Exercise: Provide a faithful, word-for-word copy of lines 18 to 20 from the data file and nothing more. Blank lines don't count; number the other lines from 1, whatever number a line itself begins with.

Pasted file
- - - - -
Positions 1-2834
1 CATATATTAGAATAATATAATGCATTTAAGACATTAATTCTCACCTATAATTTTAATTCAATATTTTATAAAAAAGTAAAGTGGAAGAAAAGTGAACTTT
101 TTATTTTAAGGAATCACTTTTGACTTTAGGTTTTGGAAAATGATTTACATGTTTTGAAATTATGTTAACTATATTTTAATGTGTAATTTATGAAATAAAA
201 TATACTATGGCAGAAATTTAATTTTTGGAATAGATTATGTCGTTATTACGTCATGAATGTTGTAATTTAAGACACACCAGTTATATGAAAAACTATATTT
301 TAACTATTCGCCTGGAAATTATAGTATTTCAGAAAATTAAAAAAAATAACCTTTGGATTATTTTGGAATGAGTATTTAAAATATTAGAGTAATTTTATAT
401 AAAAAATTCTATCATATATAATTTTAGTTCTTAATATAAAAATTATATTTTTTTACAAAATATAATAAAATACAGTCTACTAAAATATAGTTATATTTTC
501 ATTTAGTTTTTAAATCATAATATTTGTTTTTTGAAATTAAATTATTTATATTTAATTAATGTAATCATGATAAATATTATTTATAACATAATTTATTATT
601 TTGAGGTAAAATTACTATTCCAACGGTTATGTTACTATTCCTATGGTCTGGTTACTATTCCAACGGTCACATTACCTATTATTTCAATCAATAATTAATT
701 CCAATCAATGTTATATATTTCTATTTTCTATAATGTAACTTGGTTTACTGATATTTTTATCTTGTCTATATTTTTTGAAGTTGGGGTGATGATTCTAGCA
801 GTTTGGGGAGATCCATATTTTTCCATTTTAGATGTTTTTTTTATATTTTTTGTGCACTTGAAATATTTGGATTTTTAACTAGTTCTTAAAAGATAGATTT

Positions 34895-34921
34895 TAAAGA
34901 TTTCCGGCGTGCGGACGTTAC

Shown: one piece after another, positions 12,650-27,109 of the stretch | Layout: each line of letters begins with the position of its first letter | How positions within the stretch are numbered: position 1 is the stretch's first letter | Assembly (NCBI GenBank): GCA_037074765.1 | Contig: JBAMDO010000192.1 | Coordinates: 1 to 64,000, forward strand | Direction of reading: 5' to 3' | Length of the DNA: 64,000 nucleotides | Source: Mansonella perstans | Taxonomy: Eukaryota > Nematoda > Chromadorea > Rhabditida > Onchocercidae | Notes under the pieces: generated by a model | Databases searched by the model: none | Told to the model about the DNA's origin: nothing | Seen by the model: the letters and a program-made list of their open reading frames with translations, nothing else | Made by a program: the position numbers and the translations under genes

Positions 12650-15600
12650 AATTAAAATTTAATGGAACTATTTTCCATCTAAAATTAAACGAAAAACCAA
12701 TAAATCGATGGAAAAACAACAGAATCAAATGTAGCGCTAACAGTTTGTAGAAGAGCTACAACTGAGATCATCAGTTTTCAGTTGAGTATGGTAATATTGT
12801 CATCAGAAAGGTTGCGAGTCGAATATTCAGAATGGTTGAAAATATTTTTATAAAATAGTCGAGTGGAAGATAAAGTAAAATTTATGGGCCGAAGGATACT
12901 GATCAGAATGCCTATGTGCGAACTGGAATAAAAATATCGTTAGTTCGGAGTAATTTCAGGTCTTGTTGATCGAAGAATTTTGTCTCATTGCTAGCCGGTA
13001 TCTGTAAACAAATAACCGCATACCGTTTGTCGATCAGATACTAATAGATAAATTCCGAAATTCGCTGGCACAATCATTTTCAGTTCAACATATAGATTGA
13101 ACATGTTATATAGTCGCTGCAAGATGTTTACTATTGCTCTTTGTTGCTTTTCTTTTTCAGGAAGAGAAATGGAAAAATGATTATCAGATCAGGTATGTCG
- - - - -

12801 CATCAGAAAGGTTGCGAGTCGAATATTCAGAATGGTTGAAAATATTTTTATAAAATAGTCGAGTGGAAGATAAAGTAAAATTTATGGGCCGAAGGATACT
12901 GATCAGAATGCCTATGTGCGAACTGGAATAAAAATATCGTTAGTTCGGAGTAATTTCAGGTCTTGTTGATCGAAGAATTTTGTCTCATTGCTAGCCGGTA
13001 TCTGTAAACAAATAACCGCATACCGTTTGTCGATCAGATACTAATAGATAAATTCCGAAATTCGCTGGCACAATCATTTTCAGTTCAACATATAGATTGA